According to the CDC’s COVID-19 Data Tracker (as of 11:30 AM today), 1,880,810 total doses of COVID-19 vaccine have been delivered to Nevada, and 1,487,176 COVID-19 vaccine doses have been administered and recorded. 927,099 first doses have been administered thus far, meaning an estimated 30.1% of Nevadans have at least initiated the vaccination process, and 560,900 of these patients have been fully vaccinated, meaning an estimated 18.2% of Nevadans are fully vaccinated.
“How much death, disease, and misery are we going to see between now and then? It’s in our power to minimize death, disease, and misery if we utilize best practices between now and June.”
– Andy Slavitt, White House Senior COVID-19 Response Advisor
In case the bad news isn’t already clear, here’s a blunt summary: Infections are indeed rising again as a growing number of Americans decide to forego best practices for preventing new infections. In case the good news isn’t very clear, here’s a simple summary: As more Americans become vaccinated, we’re seeing more evidence of hospitalizations and deaths staying well below last winter’s horrifying peaks despite the recent rebound in new infections.
Now that larger numbers of the most at-risk groups are being vaccinated, there’s less risk of the horrifying hospital scenes and death counts that largely defined 2020. But as long as younger and previously healthier groups continue to spread COVID-19 amongst each other, we continue to risk not only a younger crowd of COVID-19 patients filling hospital beds, but also further growth in “Long COVID” patients who potentially face long-term health complications. During today’s White House COVID-19 Briefing, President Joe Biden’s lead public health advisors essentially admitted this simultaneously hopeful and frustrating dichotomy.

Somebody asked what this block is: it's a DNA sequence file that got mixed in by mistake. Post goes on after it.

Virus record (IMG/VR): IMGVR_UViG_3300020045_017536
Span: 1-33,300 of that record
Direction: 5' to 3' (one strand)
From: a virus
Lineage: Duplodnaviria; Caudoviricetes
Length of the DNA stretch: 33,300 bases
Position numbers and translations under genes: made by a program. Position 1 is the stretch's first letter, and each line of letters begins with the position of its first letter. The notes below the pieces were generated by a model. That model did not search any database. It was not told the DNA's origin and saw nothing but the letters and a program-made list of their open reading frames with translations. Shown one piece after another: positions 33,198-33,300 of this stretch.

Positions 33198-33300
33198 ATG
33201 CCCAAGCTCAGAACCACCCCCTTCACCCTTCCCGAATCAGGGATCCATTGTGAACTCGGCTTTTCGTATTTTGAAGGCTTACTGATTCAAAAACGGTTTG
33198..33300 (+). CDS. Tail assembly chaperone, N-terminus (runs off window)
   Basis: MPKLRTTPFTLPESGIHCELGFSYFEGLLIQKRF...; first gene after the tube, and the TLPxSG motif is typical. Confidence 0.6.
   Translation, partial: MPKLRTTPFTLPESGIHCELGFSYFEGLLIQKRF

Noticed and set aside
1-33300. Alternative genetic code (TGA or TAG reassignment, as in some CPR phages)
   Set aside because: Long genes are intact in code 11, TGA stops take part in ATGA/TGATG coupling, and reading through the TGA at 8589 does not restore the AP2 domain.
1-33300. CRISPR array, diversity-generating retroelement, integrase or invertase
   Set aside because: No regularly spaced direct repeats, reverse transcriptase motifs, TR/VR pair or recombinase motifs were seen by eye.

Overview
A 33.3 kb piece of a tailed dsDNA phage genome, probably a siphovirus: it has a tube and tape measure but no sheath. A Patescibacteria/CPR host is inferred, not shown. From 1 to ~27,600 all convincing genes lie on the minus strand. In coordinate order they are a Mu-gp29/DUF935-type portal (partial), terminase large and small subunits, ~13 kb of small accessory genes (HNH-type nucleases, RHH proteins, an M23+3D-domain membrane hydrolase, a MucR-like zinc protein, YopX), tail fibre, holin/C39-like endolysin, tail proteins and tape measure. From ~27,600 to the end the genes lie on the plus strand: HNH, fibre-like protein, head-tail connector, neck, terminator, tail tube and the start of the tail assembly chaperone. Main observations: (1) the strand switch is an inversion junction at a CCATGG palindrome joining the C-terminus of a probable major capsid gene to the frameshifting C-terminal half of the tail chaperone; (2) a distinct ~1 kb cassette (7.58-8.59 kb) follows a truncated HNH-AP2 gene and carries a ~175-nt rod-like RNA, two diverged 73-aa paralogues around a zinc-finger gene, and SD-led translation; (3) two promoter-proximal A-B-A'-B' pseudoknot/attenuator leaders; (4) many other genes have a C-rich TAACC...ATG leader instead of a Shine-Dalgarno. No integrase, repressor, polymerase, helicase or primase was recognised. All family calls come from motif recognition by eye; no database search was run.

As he pleaded with Americans to choose proven science over foolish shirtless pied pipers, White House Senior COVID-19 Response Advisor Andy Slavitt declared, “How much death, disease, and misery are we going to see between now and then? It’s in our power to minimize death, disease, and misery if we utilize best practices between now and June.”
And as CDC Director Dr. Rochelle Walensky continues to attract more attention following last week’s “impending doom” comments (which we sought to properly contextualize), she again warned, “The virus still has a hold on us, infecting more people.” And in response to questions on where we can find proper benchmarks for progress, Walensky reiterated, “In the context of vaccination, we still need our case counts lower. […] I think we’re way too high to say that we’ve won this race.”
“We have three perfectly good products. When we have delays with one product, we have two more products we can fall back on.”
– Karissa Loper, Nevada Health Response, on vaccine distribution